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The modern Spiritualist movement, we believe, began on April 1, 1848, in the village of Hydesville, New York, when two teenaged sisters, Margaret and Kate Fox, claimed that they had contacted the ghost of a man murdered at the house years before their family moved in. Reports of this event first appeared in the New York Tribune and subsequently in other newspapers in America and Europe. The core belief of Spiritualism was that the living could communicate with the dead through the help of a medium endowed with a supernatural gift during mysterious and entertaining séance phenomen. Soon a number of women and men achieved an air of importance as skilled mediums. The occult was often practiced without qualification. Astrology, palmistry, tarot reading, crystal gazing, sorcery, and black magic, Ouija boards, table tipping and other practices became popular parlour games amongst women especially. Middle class housewives in particular considered clairvoyance and mediumship that were as a domesticated skill and to be able to communicate with the dead would be as feminine an art as embroidery or music. Women perhaps formed a strong connection with the

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paranormal world, because just as it suggests a world beyond that of our immediate senses, it appealed to women as it represented a potential beyond those manifested in their usual roles. Spiritualism also gave women opportunities which orthodox religion could not provide in those times, as women were not permitted to be ordained as priests. The Church along with politics, was male dominated. Women at the same time could not vote, or work in many roles so an interest in the paranormal certainly played a role in encouraging early feminism. The most gifted could earn a living, make progress up the class-ladder and even achieve a certain amount of celebrity.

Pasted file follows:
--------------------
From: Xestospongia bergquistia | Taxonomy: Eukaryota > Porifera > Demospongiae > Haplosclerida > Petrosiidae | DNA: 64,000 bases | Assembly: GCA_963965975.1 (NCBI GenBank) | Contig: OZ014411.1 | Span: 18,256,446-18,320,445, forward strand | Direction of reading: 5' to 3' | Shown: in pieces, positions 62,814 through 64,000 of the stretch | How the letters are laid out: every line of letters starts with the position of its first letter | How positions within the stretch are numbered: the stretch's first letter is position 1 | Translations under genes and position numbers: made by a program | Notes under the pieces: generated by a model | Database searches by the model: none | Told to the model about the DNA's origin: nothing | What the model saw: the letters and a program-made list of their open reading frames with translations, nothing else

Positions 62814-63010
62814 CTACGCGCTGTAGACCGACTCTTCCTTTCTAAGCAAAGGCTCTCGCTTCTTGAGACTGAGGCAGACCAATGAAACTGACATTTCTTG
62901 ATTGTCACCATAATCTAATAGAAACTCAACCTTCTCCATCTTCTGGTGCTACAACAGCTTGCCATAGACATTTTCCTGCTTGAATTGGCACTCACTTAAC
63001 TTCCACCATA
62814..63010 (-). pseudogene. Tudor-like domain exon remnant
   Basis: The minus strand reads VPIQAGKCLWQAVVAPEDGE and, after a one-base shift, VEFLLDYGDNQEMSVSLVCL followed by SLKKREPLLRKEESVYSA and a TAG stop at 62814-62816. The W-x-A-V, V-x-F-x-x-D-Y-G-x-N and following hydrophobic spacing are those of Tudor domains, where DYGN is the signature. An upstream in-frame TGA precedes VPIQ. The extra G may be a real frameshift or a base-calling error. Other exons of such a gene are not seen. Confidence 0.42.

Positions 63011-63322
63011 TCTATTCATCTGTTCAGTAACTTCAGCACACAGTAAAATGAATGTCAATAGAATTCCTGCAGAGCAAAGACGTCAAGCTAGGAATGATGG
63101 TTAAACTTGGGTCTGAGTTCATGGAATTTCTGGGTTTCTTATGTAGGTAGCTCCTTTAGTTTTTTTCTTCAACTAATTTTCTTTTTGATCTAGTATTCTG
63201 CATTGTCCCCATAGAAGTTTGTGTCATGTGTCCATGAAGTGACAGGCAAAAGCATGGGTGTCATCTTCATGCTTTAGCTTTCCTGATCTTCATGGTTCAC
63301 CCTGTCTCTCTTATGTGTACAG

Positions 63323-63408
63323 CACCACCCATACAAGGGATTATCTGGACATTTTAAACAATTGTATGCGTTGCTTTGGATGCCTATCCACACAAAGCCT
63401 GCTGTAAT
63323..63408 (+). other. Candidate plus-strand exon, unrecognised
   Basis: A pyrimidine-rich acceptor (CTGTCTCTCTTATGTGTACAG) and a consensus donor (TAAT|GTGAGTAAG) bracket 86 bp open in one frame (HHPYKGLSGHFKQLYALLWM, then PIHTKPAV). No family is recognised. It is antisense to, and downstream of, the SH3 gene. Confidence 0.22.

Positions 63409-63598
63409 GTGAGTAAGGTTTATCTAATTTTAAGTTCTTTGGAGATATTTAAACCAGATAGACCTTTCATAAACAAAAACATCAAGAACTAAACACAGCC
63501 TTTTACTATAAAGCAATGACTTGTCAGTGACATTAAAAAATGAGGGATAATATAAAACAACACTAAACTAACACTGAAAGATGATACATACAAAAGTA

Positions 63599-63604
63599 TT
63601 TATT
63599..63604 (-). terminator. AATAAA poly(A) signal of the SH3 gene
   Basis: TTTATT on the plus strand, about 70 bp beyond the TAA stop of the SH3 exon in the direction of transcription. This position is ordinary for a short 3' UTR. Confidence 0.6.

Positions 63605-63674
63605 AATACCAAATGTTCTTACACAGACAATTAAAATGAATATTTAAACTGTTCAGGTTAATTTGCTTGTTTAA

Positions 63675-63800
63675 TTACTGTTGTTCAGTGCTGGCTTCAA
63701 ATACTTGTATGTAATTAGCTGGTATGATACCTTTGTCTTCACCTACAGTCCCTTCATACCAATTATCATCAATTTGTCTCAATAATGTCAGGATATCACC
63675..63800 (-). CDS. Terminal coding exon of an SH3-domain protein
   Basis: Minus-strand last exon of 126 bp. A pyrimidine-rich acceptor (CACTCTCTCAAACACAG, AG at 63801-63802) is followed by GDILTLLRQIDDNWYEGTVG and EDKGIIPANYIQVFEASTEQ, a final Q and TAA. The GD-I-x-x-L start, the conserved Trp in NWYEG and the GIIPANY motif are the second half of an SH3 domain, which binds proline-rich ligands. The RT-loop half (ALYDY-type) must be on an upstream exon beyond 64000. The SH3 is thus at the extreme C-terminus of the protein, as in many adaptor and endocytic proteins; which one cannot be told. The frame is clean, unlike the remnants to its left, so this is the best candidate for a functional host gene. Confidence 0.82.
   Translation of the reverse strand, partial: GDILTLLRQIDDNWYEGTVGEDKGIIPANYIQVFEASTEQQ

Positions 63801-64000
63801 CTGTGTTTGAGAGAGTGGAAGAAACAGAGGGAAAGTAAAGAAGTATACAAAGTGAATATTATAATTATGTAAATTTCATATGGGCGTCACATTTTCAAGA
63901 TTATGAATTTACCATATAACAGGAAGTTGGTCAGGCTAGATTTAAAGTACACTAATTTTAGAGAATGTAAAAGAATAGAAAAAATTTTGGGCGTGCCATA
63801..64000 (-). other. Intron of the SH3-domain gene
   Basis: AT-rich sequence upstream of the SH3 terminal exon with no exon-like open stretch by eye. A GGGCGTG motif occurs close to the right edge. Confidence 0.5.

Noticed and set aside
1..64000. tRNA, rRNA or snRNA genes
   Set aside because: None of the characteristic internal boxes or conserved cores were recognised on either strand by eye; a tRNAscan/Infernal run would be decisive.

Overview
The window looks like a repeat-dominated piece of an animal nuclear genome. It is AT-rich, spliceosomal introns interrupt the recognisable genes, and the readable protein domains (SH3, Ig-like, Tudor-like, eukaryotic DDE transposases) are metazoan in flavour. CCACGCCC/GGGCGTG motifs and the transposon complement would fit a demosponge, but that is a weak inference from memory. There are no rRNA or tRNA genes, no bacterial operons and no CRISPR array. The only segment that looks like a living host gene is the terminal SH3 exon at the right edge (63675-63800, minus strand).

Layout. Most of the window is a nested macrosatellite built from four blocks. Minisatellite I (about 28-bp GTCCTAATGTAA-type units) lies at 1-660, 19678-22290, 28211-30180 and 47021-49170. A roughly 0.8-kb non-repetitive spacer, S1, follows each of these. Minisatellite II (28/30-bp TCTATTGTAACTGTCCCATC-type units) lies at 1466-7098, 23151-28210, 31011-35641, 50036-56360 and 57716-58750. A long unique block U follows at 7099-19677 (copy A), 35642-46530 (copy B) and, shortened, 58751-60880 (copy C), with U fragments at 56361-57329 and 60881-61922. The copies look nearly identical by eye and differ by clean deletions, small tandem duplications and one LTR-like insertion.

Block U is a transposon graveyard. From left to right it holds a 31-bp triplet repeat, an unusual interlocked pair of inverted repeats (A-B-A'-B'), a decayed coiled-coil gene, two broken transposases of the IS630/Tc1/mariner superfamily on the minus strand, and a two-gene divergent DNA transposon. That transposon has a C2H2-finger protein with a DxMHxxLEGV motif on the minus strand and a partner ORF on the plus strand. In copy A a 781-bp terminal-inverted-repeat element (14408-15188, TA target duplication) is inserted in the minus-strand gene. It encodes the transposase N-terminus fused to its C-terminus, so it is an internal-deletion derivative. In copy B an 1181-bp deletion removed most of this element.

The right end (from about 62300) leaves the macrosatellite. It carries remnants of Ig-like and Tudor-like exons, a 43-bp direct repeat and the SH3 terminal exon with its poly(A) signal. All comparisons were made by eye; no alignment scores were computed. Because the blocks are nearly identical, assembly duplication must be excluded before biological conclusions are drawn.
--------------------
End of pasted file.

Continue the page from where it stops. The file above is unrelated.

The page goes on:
One of the most famous Victorian mediums was Florence Cook (1856-1904), who during her séances claimed to manifest as Katie King, the spirit-world daughter of a spirit called John King, (a seventeenthcentury buccaneer). Cook practiced table turning, automatic writing and levitation. Once when she was in a trance, she was levitated above the heads of the sitters and her clothes fell off down on the floor, which provided additional excitement to the audience. As Katie King, she also flirted with her sitters, touched and kissed them. She was invited to many respectable Victorian drawing rooms. Her séances were reported in detail in Spiritualist journals.

There were several successful male mediums of course, but for many, women were seen as having the edge when it came to communing with those beyond the veil. The supposed ‘passivity’ of women allowed them to be more receptive towards spirit communication. Men who visited on a regular basis were regarded by their peers as effeminate, although many ex soldiers and miners did wish to contact those who had been killed in the pit. Miners would sit holding their lamps, anxious and curious, but keep quiet about it.

In 1882, a change came about when The Society for Psychical Research was formed. This resulted in the numbers of mediums producing ectoplasm going down, and the numbers being prosecuted for fraud going up! All the leading mediums were, at one time, accused of fraud, and many rightly so, however, only one of them escaped a prison sentence. One key case was one of a Sir William Henry Weldon, whose estranged wife was a Georgina Weldon. She

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was an amateur soprano of the Victorian era, and also an active campaigner against the lunacy laws, but more notably she had an interest in spiritualism. The couple were childless and separated; Weldon gave his wife the lease to Tavistock House and £1000 a year as a financial settlement. By 1878 he wanted to reduce or stop this payment, and tried to use Georgina’s interest in spiritualism to prove that she was insane in an attempt to have her confined in a lunatic asylum. Georgina was seen by the necessary two (male) doctors, who obtained an interview with her under false pretenses, and they signed the lunacy order. Georgina realised that something was wrong and, when people from the asylum, arrived to take her away by force, she escaped and hid for the seven days that the order remained valid. She then went to Bow Street Magistrates’ Court to press charges for assault against her husband and the doctors. The magistrate sympathised with her, and was certain that she was sane, but, under Victorian law, a married woman could not instigate a civil suit against her husband. However, having proved her point, Mrs Weldon publicised her story by giving interviews

Haunted Magazine #16 - Women in Paranormal Special  

Women, women, women, you can't live with them but you can get them to write the features for Haunted Magazine Issue 16, and like a female ve...

Haunted Magazine #16 - Women in Paranormal Special  

Women, women, women, you can't live with them but you can get them to write the features for Haunted Magazine Issue 16, and like a female ve...